Interpreting the Numbers|
How good is a company at running its business? Does its performance seem to be getting better or worse? Is it making any money? How profitable is it compared with its competitors? All of these very important questions can be answered by analyzing profitability ratios.
Gross Margin. You'll recall from our earlier discussion of the income statement that gross profit is simply the difference between a company's sales of goods or services and how much it must pay to provide those goods or services. Gross margin is simply the amount of each dollar of sales that a company keeps in the form of gross profit, and it is usually stated in percentage terms. The higher the gross margin, the more of a premium a company charges for its goods or services. Keep in mind that companies in different industries may have vastly different gross margins.
Gross Margin = (Gross Profit) / (Sales)
Operating Margin. Operating margin captures how much a company makes or loses from its primary business per dollar of sales. It is a much more complete and accurate indicator of a company's performance than gross margin, since it accounts for not only the cost of sales but also the other important components of operating income we discussed in Lesson 301, such as marketing and other overhead expenses.
Operating Margin = (Operating Income or Loss) / Sales
Net Margin. Net margin considers how much of the company's revenue it keeps when all expenses or other forms of income have been considered, regardless of their nature. While net margin is important to take note of, net income often contains quite a bit of "noise," both good and bad, which does not really have much to do with a company's core business.
Net Margin = (Net Income or Loss) / Sales
Free Cash Flow Margin. In Lesson 303, we discussed the concept and importance of free cash flow. The free cash flow margin simply measures how much per dollar of revenue management is able to convert into free cash flow.
Free Cash Flow Margin = (Free Cash Flow) / Sales
Return on Assets (ROA). Return on assets measures a company's ability to turn assets into profit. (This may sound similar to the total assets turnover ratio discussed earlier, but total assets turnover measures how effectively a company's assets generate revenue.)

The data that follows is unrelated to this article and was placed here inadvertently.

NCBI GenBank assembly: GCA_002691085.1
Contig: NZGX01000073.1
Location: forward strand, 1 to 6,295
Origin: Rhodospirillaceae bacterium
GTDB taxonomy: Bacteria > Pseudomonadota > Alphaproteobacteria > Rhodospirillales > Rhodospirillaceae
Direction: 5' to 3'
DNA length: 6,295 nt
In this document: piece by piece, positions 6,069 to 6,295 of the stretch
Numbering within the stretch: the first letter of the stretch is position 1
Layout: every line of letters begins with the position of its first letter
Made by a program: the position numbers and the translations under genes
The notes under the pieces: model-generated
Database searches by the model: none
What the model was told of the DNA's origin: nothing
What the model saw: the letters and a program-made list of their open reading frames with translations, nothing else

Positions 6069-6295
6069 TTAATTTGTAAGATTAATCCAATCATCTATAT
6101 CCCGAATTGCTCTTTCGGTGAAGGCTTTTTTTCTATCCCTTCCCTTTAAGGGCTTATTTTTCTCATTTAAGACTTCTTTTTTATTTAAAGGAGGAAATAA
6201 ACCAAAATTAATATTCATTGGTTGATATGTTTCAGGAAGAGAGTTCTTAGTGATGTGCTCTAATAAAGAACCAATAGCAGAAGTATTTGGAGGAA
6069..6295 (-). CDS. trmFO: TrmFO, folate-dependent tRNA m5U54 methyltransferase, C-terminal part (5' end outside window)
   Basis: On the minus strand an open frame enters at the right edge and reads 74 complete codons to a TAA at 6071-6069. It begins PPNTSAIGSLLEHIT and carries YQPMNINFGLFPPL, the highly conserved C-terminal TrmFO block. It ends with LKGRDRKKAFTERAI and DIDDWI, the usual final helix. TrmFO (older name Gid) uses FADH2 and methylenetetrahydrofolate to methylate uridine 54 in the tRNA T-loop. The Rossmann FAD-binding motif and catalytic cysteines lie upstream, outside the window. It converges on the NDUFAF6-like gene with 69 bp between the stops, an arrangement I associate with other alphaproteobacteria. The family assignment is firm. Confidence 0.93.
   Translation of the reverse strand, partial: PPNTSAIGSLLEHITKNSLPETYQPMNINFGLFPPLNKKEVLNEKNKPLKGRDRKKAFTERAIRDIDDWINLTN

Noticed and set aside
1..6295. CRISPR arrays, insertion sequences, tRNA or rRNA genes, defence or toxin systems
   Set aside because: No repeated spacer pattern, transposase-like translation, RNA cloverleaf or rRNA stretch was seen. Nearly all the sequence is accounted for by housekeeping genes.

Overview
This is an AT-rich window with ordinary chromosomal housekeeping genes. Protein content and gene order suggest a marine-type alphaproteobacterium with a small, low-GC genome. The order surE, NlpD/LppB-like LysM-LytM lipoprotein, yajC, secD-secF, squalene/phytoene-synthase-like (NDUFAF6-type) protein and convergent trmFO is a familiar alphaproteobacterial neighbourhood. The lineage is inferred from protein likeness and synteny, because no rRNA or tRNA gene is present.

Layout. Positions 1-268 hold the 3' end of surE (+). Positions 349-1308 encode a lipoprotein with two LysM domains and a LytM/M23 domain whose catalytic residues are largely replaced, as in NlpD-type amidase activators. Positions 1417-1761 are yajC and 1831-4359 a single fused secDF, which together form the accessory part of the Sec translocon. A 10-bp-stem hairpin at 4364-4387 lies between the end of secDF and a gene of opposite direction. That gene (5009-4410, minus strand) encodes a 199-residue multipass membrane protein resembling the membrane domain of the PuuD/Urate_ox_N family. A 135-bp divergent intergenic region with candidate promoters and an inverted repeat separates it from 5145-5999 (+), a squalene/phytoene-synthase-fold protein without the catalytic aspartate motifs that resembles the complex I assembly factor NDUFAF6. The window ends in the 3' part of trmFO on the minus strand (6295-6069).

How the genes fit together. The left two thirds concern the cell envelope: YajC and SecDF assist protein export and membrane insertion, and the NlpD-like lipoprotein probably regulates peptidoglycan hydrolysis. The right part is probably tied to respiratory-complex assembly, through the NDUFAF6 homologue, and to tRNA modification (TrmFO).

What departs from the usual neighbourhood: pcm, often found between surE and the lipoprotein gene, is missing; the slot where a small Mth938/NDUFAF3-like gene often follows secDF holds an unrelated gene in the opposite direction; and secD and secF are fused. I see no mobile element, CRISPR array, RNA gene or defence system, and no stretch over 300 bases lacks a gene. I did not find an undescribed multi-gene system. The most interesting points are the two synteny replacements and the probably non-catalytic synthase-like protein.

Return on Assets = (Net Income + Aftertax Interest Expense) / (Average Total Assets)
You'll notice that we are adding back the company's aftertax interest expense to net income in the calculation. Why is that? Return on assets measures the profitability a company achieves on all of its assets, regardless if they are financed by equity holders or debtholders; therefore, we add back in what the debtholders are charging the company to borrow money.
Why are we adding interest back in on an "aftertax" basis? Interest expense is one of the many line items that are either added to or subtracted from revenue to calculate the pretax income amount. This pretax income amount is then taxed to come up with net income. Thus, when the income-reducing effect of interest expense is ultimately filtered down to net income, it is on an aftertax basis.
A company's aftertax interest expense is easy to determine. First, determine its tax rate by dividing its income tax expense by its pretax income. Then plug that figure into the following formula:
Aftertax Interest Expense = (1 - Tax Rate) x (Interest Expense)
Return on assets is generally stated in percentage terms, and higher is better, all else equal.
Return on Equity (ROE). Return on equity is a straightforward ratio that measures a company's return on its investment by shareholders. Like all of the profitability ratios we've discussed, it is usually stated in percentage terms, and higher is better.
Return on Equity = (Net Income) / (Average Shareholders' Equity)
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